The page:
Metrolinx’s decision to award a sole-sourced contract for the production of light rail vehicles is drawing criticism from a rival manufacturer.

The provincial transit agency announced in May that it had awarded a $528-million, sole-sourced contract to French manufacturer Alstom for 61 light-rail vehicles.

At the time, Transportation Minister Steven Del Duca said that the contract was awarded as part of a contingency plan needed in the event that Bombardier fails to deliver the vehicles required to open the Eglinton Crosstown as scheduled in 2021 and is found to be in default of its contract.

Del Duca said that 17 of the vehicles will be used for the Finch West LRT while the remaining 44 can be used for the Crosstown, if needed, or on the planned Hurontario LRT, if Bombardier is able to meet all of its current obligations.

The contract, however, has since come under fire from German-based manufacturer Siemens.

The company wrote a letter to Del Duca in May, which took issue with the decision.

Portions of that letter, which were provided to the Toronto Star and subsequently confirmed to CP24 on Wednesday, raised questions over whether the province was violating its own policies in awarding a contract without a competitive tender process.

The letter also said that the awarding of the contract “effectively eliminates Siemens from competition for future light-rail car procurement in Ontario, thus causing us irreparable harm.”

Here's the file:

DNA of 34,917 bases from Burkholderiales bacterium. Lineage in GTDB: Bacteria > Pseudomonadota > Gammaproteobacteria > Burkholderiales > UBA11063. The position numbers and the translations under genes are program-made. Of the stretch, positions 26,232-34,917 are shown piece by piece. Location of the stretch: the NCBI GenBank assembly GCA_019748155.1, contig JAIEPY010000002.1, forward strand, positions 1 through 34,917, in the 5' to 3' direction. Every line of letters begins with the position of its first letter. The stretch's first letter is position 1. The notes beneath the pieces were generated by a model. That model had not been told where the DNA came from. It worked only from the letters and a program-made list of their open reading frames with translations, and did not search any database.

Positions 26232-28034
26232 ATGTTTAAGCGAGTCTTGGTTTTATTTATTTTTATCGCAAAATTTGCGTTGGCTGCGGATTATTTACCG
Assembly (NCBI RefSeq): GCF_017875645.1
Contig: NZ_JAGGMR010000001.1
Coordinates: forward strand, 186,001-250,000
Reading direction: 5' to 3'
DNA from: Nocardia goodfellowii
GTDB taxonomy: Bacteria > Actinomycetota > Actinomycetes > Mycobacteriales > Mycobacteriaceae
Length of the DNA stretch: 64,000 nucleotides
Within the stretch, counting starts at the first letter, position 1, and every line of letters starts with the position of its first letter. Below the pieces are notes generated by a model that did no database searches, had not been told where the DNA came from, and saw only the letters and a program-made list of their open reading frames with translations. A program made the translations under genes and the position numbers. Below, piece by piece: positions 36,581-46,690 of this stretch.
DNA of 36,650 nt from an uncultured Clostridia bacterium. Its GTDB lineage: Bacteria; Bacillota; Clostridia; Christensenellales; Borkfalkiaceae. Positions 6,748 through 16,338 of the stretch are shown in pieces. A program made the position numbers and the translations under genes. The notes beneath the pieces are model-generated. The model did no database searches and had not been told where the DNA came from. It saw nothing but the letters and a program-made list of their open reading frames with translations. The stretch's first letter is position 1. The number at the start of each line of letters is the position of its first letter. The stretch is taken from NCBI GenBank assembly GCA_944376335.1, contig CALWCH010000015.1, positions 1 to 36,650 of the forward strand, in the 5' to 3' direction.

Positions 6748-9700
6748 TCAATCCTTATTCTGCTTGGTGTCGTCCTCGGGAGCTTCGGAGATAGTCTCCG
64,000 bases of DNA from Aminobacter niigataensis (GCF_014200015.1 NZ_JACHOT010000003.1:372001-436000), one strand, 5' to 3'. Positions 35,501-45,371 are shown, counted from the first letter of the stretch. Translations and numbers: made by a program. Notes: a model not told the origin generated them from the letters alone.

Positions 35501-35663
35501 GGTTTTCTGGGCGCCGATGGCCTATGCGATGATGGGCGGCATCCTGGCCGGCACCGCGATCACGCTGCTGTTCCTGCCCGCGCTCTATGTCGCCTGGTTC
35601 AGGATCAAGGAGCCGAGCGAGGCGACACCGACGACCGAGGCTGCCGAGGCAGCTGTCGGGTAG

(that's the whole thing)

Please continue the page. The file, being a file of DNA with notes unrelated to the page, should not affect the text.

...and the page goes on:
“We believe the decision violates the government’s own procurement directive,” Siemens Canada President and CEO Robert Hardt said.

In the letter, Hardt said that Siemens was “extremely disappointed” with the province’s decision and will be “exploring all options available” to it to respond to the decision.

Siemens did not provide its full letter to CP24 on Wednesday but said that it reached out in the hopes of learning more about the procurement process.

“With our long-standing global transport expertise, Siemens has developed mobility solutions that increase availability of infrastructure, optimize throughput and improve passenger experience,” the company said in a statement. “Based on this experience, Siemens can offer competitive solutions for Ontario. We believe that Ontarians are best served by an open market and a transparent procurement process.”

Del Duca has previously said that Alstom was chosen because they are already providing similar vehicles for a LRT line in Ottawa and have done so on schedule without any delays.

Metrolinx previously served Bombardier with a notice of intent to terminate its contract amid concerns with delays in the production of a pilot vehicle but a judge ultimately granted an injunction preventing the transit agency from doing so until the conclusion of a dispute resolution process.